Understanding What Shows Up on a Criminal Background Check

In a previous blog post, we defined what a criminal background check is (and what it includes).

Now, it's time to discuss the criminal background check process itself. Let's say an organization is interested in hiring an applicant, pending the outcome of a criminal history check.

What happens next?

Below, we answer some of the most common questions associated with this process.

Do you need to get permission to conduct criminal background checks?

Bottom line: yes. You must present and obtain acknowledgement of receipt from the candidate for all required disclosures and summaries of rights, and you must present and obtain written authorization from the candidate to conduct a background check. In some jurisdictions, this step cannot be performed unless a conditional offer of employment has been made to the candidate.

What information is collected and processed during criminal background checks? 

Below is a helpful list of the info we collect and process during the criminal background check:

  • Collect subject-level information from candidate: name, social security number (SSN), date of birth (DOB), current address, alias names.
  • Process SSN trace using subject-level information:
    • SSN trace returns address history for last 7 years (or lookback requested by client)
    • Automatically identify alias names associated with address history for last 7 years
  • Programmatically add county criminal searches to the background check for all "in scope" names (primary and aliases), and counties gleaned from the subject profile and SSN trace.
  • Process CrimScan+ (nationwide criminal database search), searching primary name and aliases.
  • Add county criminal searches to the background check for all convictions found for "in scope" names and counties that are considered high-probability matches to the candidate.

How are county searches conducted for criminal background checks?

Each county search is dispatched to the most accurate and efficient fulfillment method for that particular jurisdiction.

Those fulfillment methods include the following:

  • The county's data repository via an electronic/integrated solution
  • A researcher who contacts the court directly via fax, postal mail, or web-based methods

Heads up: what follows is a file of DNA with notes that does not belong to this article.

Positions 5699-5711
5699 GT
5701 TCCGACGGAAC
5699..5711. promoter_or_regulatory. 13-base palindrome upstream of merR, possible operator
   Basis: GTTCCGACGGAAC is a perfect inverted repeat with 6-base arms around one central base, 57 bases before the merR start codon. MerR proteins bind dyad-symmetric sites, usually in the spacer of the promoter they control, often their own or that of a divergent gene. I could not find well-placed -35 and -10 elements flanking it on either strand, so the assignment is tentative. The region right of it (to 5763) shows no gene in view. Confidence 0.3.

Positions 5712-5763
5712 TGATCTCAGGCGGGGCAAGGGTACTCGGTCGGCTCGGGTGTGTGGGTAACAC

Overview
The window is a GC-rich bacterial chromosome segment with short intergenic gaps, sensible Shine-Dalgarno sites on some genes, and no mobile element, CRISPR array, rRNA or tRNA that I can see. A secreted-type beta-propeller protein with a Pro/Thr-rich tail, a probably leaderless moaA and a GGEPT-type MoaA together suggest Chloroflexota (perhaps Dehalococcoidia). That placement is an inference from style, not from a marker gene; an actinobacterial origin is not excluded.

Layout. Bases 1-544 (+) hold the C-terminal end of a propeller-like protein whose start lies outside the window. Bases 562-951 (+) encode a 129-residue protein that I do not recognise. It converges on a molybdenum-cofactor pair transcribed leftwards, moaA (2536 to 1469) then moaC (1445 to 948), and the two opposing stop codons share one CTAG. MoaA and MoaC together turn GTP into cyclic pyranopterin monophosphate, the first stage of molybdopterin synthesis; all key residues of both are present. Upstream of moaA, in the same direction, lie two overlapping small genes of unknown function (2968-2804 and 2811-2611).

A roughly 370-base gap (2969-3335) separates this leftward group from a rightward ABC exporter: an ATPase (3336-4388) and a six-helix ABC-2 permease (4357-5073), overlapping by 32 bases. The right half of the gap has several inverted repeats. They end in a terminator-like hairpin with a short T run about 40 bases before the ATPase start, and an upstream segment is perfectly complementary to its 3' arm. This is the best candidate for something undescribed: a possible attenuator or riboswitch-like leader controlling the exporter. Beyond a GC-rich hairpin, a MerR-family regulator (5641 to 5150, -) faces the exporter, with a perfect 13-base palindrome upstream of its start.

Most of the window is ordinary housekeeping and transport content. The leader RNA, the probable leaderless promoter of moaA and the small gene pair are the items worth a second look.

• A "court runner" who visits the courthouse to conduct research via a public access terminal or by making a request through the court clerk

How are criminal history search results delivered?

Delivery of criminal history search results will vary by jurisdiction: searches processed via electronic/integrated methods will typically be returned more quickly than those searches conducted by researchers and court runners.

Clear results will often be returned more quickly than results containing records. Why? Because with results containing records, there's an additional quality control step applied to the data to ensure that convictions and reportable non-convictions comply with the Fair Credit Reporting Act (FCRA), state/local-level laws and regulations, and client-specific reporting guidelines.

What happens if you need to use the information from a criminal history check to reject the job applicant?

If you plan to reject a job applicant due to information obtained on a criminal background check, you are required by law to inform the job applicant via a pre-adverse action notice, followed by an adverse action notice.

Per compliance with EEOC guidance, an individualized assessment must be conducted before an applicant can be disqualified based on criminal history. Depending on the city/state where the applicant lives or applied for employment, an individualized assessment may also need to include the completion of jurisdiction-specific forms and additional information beyond the EEOC guidance. We've written an article on adverse action in the workplace, including what you need to keep in mind.

How does Good Egg handle conducting criminal background checks on international applicants and/or someone who has spent part of the last seven years working in another country?